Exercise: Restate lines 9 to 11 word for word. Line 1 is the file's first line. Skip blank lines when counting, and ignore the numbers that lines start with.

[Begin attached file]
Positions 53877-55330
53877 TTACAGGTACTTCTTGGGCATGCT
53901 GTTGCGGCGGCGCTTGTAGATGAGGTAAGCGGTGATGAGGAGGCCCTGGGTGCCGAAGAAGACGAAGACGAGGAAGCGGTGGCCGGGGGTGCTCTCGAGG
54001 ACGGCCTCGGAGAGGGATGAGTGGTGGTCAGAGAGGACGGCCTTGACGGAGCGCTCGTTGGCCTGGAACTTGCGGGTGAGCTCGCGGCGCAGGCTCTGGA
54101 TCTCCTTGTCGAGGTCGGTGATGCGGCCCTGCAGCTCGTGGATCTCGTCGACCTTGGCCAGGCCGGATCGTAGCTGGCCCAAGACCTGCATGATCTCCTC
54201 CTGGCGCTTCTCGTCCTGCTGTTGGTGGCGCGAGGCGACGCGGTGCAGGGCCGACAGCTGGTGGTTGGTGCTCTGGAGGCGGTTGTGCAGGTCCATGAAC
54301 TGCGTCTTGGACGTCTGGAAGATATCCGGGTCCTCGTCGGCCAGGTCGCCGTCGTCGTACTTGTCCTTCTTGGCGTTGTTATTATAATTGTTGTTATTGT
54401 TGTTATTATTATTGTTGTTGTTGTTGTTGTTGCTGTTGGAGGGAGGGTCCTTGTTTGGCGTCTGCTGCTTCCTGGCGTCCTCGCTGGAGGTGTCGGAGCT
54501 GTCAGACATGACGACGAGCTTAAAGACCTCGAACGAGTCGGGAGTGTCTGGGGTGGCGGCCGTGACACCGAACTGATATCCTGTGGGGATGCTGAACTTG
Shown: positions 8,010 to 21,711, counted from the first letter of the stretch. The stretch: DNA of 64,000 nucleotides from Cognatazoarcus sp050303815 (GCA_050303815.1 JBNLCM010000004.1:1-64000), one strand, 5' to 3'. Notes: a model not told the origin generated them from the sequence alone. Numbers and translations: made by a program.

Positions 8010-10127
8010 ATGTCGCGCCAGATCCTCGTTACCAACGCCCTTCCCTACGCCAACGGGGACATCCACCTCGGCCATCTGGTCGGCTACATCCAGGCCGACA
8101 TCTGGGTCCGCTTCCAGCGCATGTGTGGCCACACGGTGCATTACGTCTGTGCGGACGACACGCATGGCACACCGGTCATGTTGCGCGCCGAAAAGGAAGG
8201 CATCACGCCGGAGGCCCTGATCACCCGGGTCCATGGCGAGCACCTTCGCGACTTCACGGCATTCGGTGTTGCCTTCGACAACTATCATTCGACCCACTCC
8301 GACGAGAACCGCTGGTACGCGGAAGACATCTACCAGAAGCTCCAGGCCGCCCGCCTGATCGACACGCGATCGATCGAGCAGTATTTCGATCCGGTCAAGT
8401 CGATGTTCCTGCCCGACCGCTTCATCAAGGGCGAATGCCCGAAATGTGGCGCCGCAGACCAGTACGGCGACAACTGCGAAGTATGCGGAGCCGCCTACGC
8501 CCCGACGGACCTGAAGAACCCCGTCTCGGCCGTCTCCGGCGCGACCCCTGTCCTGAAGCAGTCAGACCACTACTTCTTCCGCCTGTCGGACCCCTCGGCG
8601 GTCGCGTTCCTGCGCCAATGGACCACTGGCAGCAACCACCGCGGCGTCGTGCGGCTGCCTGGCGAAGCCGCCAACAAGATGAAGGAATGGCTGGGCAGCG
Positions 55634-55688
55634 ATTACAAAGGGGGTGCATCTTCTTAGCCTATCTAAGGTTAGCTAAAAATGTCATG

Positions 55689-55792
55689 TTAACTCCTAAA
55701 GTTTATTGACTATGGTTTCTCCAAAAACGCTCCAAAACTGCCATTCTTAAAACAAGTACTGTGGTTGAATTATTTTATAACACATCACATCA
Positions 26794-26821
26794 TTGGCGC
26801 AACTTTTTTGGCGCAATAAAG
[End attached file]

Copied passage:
54501 GTCAGACATGACGACGAGCTTAAAGACCTCGAACGAGTCGGGAGTGTCTGGGGTGGCGGCCGTGACACCGAACTGATATCCTGTGGGGATGCTGAACTTG
Shown: positions 8,010 to 21,711, counted from the first letter of the stretch. The stretch: DNA of 64,000 nucleotides from Cognatazoarcus sp050303815 (GCA_050303815.1 JBNLCM010000004.1:1-64000), one strand, 5' to 3'. Notes: a model not told the origin generated them from the sequence alone. Numbers and translations: made by a program.

Positions 8010-10127